Filmmaker David DeCoteau perfects the Gay thriller
 

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posted Friday, March 5, 2010 - Volume 38 Issue 10

Filmmaker David DeCoteau perfects the Gay thriller
by Gary M. Kramer - SGN Contributing Writer

Prolific out filmmaker David DeCoteau has two films on DVD this month: The Pit and the Pendulum, his latest Queer re-imagining/adaptation of an Edgar Allan Poe's story (after film versions of The Raven and The House of Usher) and Brotherhood V: Alumni, the newest installment of another series he helms. On the phone from his home in Los Angeles, DeCoteau spoke about his genre films, which focus less on plot and more on hot guys in their underwear.

The director's films, for the uninitiated, are B-grade thrillers where sinister things happen to beautiful people. In Pit, seven gorgeous, athletic college students agree to allow JB (Lorielle New) to hypnotize them. Alas, several of characters meet horrible ends. In Alumni, a handful of high school friends are reunited a year after a murder to ferret out the killer.

The filmmaker insists his genre entries are thrillers, not horror movies, because there is little blood and no gore. "They are not terrifying. I'm very squeamish and proper. I'm not into extreme violence, and gore, I've done vampire movies without blood and fangs. They are the opposite of true horror films - rarely are there naked women, coarse language and [graphic violence]."

Likewise, his Poe adaptations put a new twist on an old master and eschew suspense for sensuality. "We used the original text as inspiration, and [added] Gay and Bisexual characters," DeCoteau says, joking that the scariest thing in his films are when straight guys "see two guys in their underwear & touching and not knowing what will happen next."

The filmmaker has developed a cult following for featuring sexy studs in their skivvies. DeCoteau started out his career making erotic films (under a female pseudonym, back when he was closeted, but that's another story). These days, however, his skin quotient is low. "Nudity is a taboo, even rear nudity," he exclaims, adding, "There's nothing very erotic about a flaccid penis." Although he made the 1997 Gay romance Leather Jacket Love Story, which featured full frontal male nudity and sex, DeCoteau has moved away from explicit cinema, concentrating instead on homoeroticism.

And DeCoteau is all about the tease. "I push the limits, and I respect the limits, and there is a lot of negotiation - how tight and what color the underwear is," he reveals. "It's in the contract! Guys want black, not white because of VPL - visible penis lines - especially if they get wet."

Pit has a lengthy scene of two hot guys wrestling in their black briefs, while Alumni has a lengthy love scene between two underwear-clad men. The filmmaker describes these moments as "over the top" plot elements meant to change the audience's expectations, not shock them. He admits that these scenes and his films are campy. "I don't like to wink at the audience. They are a bit ridiculous, but I try to do something different with each one and have an outrageous moment."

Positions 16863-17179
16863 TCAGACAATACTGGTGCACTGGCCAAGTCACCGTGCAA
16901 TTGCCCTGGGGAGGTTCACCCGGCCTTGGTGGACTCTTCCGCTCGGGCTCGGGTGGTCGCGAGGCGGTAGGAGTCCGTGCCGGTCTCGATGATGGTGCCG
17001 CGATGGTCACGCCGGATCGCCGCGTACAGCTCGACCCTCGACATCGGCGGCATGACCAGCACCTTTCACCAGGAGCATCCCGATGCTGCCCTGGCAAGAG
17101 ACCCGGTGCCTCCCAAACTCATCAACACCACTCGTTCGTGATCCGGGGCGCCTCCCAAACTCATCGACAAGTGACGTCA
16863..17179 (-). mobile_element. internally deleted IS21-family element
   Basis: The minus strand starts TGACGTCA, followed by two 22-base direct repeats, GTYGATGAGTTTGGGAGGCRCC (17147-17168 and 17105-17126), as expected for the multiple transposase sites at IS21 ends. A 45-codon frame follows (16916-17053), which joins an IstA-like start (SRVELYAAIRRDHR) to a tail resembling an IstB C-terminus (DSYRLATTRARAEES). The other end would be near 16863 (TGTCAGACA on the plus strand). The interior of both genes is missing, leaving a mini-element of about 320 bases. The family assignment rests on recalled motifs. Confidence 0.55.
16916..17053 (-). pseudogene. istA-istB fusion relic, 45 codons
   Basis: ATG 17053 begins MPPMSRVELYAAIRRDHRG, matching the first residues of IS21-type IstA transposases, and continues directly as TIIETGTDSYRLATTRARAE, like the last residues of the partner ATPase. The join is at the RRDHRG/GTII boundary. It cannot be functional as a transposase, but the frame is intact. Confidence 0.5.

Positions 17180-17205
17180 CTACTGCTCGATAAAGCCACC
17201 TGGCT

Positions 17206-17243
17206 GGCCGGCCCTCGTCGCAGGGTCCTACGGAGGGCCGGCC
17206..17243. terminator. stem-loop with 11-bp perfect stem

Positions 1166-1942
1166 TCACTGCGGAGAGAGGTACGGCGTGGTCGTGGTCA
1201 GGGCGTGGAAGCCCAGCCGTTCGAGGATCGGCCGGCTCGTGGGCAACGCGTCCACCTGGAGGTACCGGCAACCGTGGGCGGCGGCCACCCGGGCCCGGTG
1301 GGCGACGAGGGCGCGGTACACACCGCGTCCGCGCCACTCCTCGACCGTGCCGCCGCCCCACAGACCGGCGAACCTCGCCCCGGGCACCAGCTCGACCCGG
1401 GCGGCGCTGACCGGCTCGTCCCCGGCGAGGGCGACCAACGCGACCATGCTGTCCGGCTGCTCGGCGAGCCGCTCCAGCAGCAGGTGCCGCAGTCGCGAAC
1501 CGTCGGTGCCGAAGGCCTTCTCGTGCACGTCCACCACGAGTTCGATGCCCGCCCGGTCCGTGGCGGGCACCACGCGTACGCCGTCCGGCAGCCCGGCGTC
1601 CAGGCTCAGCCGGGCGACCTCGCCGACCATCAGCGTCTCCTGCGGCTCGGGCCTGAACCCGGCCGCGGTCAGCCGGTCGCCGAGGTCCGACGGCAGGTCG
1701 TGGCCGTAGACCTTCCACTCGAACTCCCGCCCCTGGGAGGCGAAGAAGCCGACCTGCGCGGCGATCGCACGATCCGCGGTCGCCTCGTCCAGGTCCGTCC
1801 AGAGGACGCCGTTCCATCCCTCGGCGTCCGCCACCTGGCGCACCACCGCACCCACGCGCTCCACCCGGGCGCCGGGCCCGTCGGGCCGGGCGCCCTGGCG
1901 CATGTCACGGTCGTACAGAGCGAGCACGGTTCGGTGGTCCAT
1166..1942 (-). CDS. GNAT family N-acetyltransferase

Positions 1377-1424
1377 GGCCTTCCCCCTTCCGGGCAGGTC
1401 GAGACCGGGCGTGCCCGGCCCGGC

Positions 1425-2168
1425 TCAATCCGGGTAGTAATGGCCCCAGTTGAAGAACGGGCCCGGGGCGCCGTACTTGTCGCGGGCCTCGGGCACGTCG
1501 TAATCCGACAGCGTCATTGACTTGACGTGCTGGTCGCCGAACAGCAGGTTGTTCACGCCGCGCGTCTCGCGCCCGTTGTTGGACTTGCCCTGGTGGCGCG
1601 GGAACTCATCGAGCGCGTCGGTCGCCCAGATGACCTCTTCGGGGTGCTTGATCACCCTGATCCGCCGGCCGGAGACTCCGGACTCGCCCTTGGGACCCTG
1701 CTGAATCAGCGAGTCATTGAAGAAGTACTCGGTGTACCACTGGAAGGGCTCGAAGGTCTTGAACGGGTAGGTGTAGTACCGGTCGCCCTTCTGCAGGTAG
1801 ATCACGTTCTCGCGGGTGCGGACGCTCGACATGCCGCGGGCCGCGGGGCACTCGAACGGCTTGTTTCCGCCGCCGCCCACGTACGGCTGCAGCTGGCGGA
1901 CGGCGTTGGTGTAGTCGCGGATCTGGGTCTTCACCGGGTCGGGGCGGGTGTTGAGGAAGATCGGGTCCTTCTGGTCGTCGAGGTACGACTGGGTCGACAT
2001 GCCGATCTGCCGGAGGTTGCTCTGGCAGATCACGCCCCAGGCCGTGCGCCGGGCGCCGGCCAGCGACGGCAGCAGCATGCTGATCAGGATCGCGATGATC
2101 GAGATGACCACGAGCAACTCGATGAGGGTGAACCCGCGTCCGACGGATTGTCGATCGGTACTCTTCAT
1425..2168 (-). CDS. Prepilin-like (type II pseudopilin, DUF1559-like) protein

The love scene in Alumni is the first same-sex kiss and cuddle scene in the Brotherhood series, and DeCoteau is proud of this, even if he claims that it is difficult to get actors to do "boy-boy intimacy" onscreen.

Likewise, getting the actors he wants to do nudity is an uphill battle he chooses not to undertake. "People are not willing to drop trou just to be in a movie. The minute the underwear comes off, 99% of the actors would run. The actors who want to be stars get paranoid [about nudity] unless Gun Van Sant asks them to do it in an important big-budgeted project."

As such, DeCoteau focuses his energy on casting, selecting talent by personally reviewing the 5,000-7,000 submissions he gets for a film. He recalls producers criticizing his actors for being "too pretty" and he acknowledges that some guys who come in are so striking, "the straight guys in the office are checking them out."

DeCoteau says that the actors he discovers and casts - such as Jason Shane-Scott (One Life to Live) in Pit and Nathan Parsons (General Hospital) from Alumni - trust him because they know he will make them look beautiful, not foolish.

What is more, the filmmaker is careful about how he portrays his characters - especially the Gay and Bisexual ones. Both Pit and Alumni feature Queer characters that are both good and evil. DeCoteau says that evil Gay characters provide "a dilemma" - citing Sharon Stone's "killer Lesbian" from Basic Instinct - but emphasizes that, "The characters' being bad has nothing to do with them being Gay." One solution he has found is to level the playing field by introducing many Gay, Lesbian, and Bisexual characters in his films.

If the filmmaker's style is not for everyone, he has amassed legions of fans. "It's a weird subgenre," DeCoteau admits. "There's a niche out there that likes my films. Otherwise I wouldn't be making them."

Or so many of them.

© 2010 Gary M. Kramer



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